Echoing many of my blog comments on worries about understanding the value of the arts in terms of reductionist methods, I hope you’ll find this new paper from François of great interest. A Different Heartbeat is an account of a residency by musician Patrick Dineen at the Kidney Dialysis Unit, Royal Liverpool University Hospital, in spring 2011, with drawings by Mik Godley. A Different Heartbeat describes an intimate, small scale arts in health project, and places it into a wider context of questions about chronic illness, well being and the nature of benefits. It is an essay by François Matarasso and is a reflection on particular experience, and so about as far from a randomized controlled trial as it could be. But perhaps in that difference is something of value also.

Clore Duffield Poetry awards
The Clore Poetry and Literature Awards fund poetry and literature initiatives for children and young people, under the age of 19, across the UK. The Foundation has created these Awards with the aim of providing children and young people with opportunities to experience poetry and literature in exciting and compelling ways, in and out of school. The Awards are worth a total of £1m over five years, 2011 to 2015, with individual awards ranging from £1,000 to £10,000.
For more information click on le ciel below... 

Think you can run public services better than they are being run now?
The Government has announced a new £11.5m financial support scheme that will help voluntary organisations take over the running of public services in their communities. Communities with good ideas for how they can run local public services and want to use the Community Right to Challenge, can access advice and support to develop their skills to be able to bid for and run excellent local services.The grants programme will open in mid-July and more information on criteria and applications will be available then. Read more at: http://www.thesocialinvestmentbusiness.org/our-funds/communityrights/
Comic Relief UK Grants Programme (UK)
Comic Relief has announced that the final funding round as part of the current UK grants strategy will open for applications on the 13th August 2012. Under the UK grants programme voluntary and community groups can apply for funding for projects in the areas of:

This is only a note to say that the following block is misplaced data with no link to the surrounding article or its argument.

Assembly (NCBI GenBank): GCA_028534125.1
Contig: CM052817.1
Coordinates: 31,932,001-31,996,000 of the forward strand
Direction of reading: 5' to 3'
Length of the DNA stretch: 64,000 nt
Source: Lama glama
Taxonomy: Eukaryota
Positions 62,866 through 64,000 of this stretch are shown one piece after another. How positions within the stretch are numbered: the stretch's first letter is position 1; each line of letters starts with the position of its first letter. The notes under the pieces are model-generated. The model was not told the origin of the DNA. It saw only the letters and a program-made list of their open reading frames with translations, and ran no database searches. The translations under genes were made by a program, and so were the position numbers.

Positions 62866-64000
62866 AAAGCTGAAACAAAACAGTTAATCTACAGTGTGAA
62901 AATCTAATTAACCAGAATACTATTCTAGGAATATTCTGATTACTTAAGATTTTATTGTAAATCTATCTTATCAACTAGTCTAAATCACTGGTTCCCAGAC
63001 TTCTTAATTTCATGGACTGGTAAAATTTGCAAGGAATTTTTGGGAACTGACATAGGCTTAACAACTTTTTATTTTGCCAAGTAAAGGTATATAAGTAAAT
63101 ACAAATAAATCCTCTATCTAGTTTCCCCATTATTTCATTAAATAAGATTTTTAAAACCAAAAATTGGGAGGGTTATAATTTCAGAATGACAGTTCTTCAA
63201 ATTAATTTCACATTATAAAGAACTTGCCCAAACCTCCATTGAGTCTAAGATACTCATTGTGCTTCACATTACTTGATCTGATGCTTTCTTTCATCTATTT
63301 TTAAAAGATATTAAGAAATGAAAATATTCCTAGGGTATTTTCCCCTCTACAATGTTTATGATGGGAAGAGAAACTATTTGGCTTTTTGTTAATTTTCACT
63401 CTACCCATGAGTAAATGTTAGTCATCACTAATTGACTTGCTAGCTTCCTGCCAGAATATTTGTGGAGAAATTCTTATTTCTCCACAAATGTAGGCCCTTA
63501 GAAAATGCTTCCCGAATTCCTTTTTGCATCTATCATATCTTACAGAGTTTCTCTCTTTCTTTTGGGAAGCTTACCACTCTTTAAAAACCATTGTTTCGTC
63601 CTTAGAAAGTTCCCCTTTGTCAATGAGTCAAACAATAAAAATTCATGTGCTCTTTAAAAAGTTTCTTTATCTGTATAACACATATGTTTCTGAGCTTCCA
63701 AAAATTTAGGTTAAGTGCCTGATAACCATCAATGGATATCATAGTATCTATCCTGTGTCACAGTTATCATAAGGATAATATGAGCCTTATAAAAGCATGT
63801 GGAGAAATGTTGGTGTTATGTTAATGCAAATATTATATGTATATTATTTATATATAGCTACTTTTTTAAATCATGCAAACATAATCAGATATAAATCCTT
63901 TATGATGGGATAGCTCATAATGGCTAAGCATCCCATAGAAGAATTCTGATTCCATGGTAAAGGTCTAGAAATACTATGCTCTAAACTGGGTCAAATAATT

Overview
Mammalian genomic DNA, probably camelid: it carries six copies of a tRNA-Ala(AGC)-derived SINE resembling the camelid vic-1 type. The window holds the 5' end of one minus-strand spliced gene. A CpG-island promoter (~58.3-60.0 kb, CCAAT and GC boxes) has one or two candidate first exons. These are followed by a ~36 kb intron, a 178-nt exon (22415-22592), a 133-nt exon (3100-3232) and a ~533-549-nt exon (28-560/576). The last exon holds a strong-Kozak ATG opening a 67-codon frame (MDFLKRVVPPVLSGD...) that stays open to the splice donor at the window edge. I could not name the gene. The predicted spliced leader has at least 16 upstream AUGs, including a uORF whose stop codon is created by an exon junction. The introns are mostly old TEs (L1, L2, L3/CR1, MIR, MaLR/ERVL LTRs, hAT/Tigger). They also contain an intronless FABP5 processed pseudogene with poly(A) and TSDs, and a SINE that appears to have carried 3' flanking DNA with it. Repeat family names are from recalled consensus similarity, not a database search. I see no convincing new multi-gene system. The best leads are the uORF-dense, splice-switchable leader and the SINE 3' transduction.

• Young people and mental health
  • Sexually exploited and trafficked young people
  • Domestic and sexual abuse
  • Mental health
  • Young people and alcohol
  • Refugee and asylum-seeking women
Comic Relief provides both capital and revenue and can pay for up to 100% of projects costs but they encourage applicants to get some of their funding from other sources. On average grants of between £25,000 and £40,000 are available.  The closing date for applications will be 12 noon on the 19th October 2012. Read more at: http://www.comicrelief.com/apply-for-a-grant/apply-for-a-uk-grant

£2.6 Million to Help Disabled People Become MP's (UK)
The Government has announced a new £2.6 million fund designed to help disabled people overcome barriers to becoming councillors, police and crime commissioners or MPs.  The money will help meet the additional costs a disabled candidate may face in standing for election.  The fund will be open for applications until the end of March 2014. It will help disabled candidates meet the additional costs they may face compared to a non-disabled person whether these are related to transport, communication, technology or support.  In addition to the fund, a new online training package went live today, tailored to disabled people who are interested in a political career.  Grants available will range from £250 - £10,000. Read more by clicking on the anarchist symbol above.

The British Film Institute – Film Fund (UK)
The British Film Institute has announced that its Film Fund is open to applications.   Through the fund a total of £18 million a year is available for filmmakers in the UK who are emerging or world class and capable of creating distinctive and entertaining work.  The funding is available for the development, production and completion of feature films.  The British Film Institute welcome applications for all kinds of film – from commercial mainstream to experimental, from genre movies to personal stories, from documentaries to animation to live-action fiction.  Applications can be submitted at any time. Read more at: http://www.bfi.org.uk/film-industry/lottery-funding-filmmaking

The Art of Good Health and Wellbeing, 
Fremantle 2012
4th Annual International Arts and Health Conference